Monday, January 28, 2008

Gordon B. Hinckley

I was going to note other things, but I'm going to stop to take note of the death of LDS Church President Gordon B. Hinckley. I suppose I'm dating myself to remember David O. McKay as the Church president in his declining years, then Joseph Fielding Smith, and the unexpectedly early death of Harold B. Lee, and the dynamic leadership of Spencer W. Kimball. As President Kimball's health, and then those of his counselors declined, Gordon B. Hinckley was called on to act as the first Presidency's Executive. The same thing happened with Ezra Taft Benson and Howard W. Hunter.

I had long been impressed with President Hinkley's manner: his unflinching denunciation of abuse of family, pornography, and other modern ills; his good humor, and his optimism. I remember thinking and even saying that if there was such thing as a man of God, he was one.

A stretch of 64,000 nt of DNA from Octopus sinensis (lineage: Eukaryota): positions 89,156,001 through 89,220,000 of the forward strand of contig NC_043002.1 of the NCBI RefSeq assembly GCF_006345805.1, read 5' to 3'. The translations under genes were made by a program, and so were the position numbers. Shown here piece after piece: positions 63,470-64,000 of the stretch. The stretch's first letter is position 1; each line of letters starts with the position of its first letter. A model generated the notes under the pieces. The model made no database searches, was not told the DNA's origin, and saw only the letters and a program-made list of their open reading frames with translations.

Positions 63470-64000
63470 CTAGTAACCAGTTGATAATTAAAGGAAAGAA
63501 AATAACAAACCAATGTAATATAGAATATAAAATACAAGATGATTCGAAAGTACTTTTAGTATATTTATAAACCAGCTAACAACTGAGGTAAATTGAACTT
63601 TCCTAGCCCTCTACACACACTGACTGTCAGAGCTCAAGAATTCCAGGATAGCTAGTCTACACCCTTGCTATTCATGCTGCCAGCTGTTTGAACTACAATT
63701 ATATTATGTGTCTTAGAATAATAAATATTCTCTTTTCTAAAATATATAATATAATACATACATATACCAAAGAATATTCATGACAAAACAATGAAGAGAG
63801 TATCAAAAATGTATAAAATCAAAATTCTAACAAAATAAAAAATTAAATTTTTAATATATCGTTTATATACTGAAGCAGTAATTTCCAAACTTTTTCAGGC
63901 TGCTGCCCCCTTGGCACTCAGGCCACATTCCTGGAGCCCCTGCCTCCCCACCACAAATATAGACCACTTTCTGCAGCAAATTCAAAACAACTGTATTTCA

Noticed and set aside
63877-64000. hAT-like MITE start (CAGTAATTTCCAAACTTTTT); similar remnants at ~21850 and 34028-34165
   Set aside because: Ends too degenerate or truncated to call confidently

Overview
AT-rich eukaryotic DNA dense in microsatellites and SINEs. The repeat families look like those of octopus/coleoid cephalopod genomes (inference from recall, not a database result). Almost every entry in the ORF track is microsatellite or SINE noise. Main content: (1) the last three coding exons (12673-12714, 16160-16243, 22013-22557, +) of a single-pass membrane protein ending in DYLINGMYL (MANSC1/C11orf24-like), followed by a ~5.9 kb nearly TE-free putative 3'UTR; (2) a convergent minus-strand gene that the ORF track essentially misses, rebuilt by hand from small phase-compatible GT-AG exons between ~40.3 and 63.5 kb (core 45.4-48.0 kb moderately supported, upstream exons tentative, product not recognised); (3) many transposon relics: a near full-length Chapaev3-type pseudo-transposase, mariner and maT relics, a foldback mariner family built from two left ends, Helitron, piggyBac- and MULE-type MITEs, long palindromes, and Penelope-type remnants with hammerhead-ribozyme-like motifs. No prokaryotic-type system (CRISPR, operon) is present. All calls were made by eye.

That impression never changed. He encouraged LDS to be less clannish and more welcoming of those who believe differently, he encouraged members to be just a little bit better on a daily basis, he initiated a widespread program of temple-building in corners of the earth which otherwise would have had no temples, he initiated the Perpetual Education Fund for the education of returned missionaries (and other youth) in developing countries, encouraged Humanitarian efforts on a wide scale, and in countless other ways, in both word and deed, set examples for all.

I must confess that I don't have the same feeling for President Monson, whom I expect to occupy the office of President of the Church. I know that a great many church members already love him and I will certainly sustain him. In a different way, he also is a godly man. But he hasn't yet touched my heart in the same way. President Hinckly articulated and confirmed many of the teachings and truths I hold nearest and dearest. I will miss him.

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